Eight Indonesian fishermen indicted for manslaughter


Prosecutors in Taiwan indicted eight Indonesian fishermen Wednesday on charges of manslaughter in a July incident that allegedly left the Taiwanese captain and chief engineer of a fishing boat dead.

The indictment said that the 98-tonne deep-sea fishing boat Te Hung Hsing No. 368 was operating in waters in the east Pacific July 15 when captain Chen Te-sheng got into an argument with Indonesian fisherman on board that reportedly led to the deaths of the captain and his chief engineer Ho Chang-lin.

Prosecutors alleged that the fisherman responsible for the killing said, “I just assaulted the captain, now the chief engineer is your responsibility.” Ho was apparently grabbed while sleeping and thrown overboard.

Prosecutors said Ho had tried to cling to a railing on the side of the boat but was mercilessly kicked away.

The Taiwanese boat had set out from Nanfangao in Yilan county for waters in the eastern Pacific with the captain, chief engineer and nine Indonesian fishermen aboard.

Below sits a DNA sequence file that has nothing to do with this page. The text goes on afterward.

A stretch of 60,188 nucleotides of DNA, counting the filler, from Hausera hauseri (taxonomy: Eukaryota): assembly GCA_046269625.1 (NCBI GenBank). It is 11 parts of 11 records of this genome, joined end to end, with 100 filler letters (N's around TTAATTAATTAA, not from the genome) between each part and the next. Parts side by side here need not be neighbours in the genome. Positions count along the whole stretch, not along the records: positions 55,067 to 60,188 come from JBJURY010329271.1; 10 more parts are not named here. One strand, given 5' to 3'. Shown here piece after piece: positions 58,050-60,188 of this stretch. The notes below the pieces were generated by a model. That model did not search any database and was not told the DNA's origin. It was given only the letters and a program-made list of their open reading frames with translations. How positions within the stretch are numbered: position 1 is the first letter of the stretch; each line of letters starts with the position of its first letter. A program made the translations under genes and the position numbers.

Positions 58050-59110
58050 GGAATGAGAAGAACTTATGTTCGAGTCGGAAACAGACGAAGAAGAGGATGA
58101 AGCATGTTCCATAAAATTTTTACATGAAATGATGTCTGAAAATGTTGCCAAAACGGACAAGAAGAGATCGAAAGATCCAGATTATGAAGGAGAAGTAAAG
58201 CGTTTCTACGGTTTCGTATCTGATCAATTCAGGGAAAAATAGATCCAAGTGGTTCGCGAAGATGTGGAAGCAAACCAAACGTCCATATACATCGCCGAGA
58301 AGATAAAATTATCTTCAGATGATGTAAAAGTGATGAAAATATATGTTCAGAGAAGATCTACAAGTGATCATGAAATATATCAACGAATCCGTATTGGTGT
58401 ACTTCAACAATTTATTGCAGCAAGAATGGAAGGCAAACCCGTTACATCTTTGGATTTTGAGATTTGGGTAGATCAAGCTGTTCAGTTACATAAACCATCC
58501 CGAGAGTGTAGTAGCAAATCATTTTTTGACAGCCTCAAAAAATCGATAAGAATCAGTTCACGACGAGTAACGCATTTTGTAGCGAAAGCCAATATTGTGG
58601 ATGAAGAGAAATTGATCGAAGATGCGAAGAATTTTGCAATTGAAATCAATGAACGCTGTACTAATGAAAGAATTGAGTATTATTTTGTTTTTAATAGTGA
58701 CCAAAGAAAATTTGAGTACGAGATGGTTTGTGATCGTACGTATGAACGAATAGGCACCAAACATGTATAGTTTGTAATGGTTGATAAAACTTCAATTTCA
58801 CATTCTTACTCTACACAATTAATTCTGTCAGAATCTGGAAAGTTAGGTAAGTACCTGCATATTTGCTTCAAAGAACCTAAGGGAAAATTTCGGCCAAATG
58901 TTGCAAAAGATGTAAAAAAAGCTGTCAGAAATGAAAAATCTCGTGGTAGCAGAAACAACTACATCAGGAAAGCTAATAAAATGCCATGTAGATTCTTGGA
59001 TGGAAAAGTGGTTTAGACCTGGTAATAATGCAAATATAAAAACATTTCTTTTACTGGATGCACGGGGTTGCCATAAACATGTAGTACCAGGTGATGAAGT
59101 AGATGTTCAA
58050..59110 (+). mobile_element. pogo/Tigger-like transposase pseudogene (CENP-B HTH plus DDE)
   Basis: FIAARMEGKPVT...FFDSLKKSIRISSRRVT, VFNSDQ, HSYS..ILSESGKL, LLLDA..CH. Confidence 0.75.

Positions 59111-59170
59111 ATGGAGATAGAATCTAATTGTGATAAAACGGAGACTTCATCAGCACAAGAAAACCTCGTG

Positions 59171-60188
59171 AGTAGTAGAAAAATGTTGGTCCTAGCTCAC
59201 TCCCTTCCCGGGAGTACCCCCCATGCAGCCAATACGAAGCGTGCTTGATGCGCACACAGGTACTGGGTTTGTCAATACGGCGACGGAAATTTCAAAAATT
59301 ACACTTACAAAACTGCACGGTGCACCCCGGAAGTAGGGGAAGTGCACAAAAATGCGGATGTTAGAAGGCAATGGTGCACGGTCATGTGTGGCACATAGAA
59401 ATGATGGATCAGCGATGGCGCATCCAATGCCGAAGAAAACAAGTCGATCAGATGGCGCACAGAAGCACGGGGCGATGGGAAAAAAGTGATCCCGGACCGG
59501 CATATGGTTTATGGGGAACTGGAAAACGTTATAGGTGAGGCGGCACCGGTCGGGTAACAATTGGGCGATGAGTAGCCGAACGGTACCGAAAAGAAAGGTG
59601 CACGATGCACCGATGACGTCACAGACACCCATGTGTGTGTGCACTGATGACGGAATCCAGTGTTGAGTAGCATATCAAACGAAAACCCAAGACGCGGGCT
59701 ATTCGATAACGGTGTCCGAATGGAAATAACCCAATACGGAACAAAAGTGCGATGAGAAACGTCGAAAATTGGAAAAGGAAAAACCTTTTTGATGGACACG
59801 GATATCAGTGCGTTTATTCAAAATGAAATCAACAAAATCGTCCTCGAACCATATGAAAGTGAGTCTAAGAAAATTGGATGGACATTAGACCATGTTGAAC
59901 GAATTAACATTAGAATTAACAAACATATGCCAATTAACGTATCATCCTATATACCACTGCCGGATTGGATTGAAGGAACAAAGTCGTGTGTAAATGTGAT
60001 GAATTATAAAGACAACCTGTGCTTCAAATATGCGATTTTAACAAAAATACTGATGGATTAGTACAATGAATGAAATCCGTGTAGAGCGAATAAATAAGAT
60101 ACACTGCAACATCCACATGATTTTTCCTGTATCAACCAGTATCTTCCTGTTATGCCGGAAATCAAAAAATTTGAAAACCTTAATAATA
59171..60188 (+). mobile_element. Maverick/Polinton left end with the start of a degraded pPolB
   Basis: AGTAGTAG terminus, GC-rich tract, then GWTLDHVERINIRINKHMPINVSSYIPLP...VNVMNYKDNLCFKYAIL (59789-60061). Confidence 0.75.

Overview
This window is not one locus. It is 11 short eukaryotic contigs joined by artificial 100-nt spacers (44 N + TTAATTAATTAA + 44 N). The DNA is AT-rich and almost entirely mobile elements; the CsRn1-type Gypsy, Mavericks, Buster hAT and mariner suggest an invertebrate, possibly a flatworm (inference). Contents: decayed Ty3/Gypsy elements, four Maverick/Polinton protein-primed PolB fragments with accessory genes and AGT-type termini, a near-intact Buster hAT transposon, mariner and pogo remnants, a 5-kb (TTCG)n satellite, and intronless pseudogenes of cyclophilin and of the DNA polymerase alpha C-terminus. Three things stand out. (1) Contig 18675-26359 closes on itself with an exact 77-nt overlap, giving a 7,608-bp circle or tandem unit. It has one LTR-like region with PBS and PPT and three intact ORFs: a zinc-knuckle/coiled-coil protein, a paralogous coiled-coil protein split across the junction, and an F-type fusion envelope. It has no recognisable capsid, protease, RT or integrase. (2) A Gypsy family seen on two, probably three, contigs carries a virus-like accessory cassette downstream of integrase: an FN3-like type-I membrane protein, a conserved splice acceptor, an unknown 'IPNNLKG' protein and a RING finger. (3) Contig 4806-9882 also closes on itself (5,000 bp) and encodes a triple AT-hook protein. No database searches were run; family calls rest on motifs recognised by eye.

The ship’s owner last communicated with its crew on July 15 when it was operating around 527 nautical miles northwest of French Polynesia.

The Coast Guard Administration later dispatched a ship to search for the missing boat and boarded it July 27 to find no sign of Chen or Ho. They suspected the Indonesian crew of foul play.

The coast guard then escorted the boat and returned to Taiwan Aug. 20 after a 24-day, 4,870-nautical-mile journey.

The nine Indonesian fishermen were turned over to the Yilan District Prosecutors Office for further investigation. Only one escaped charges.






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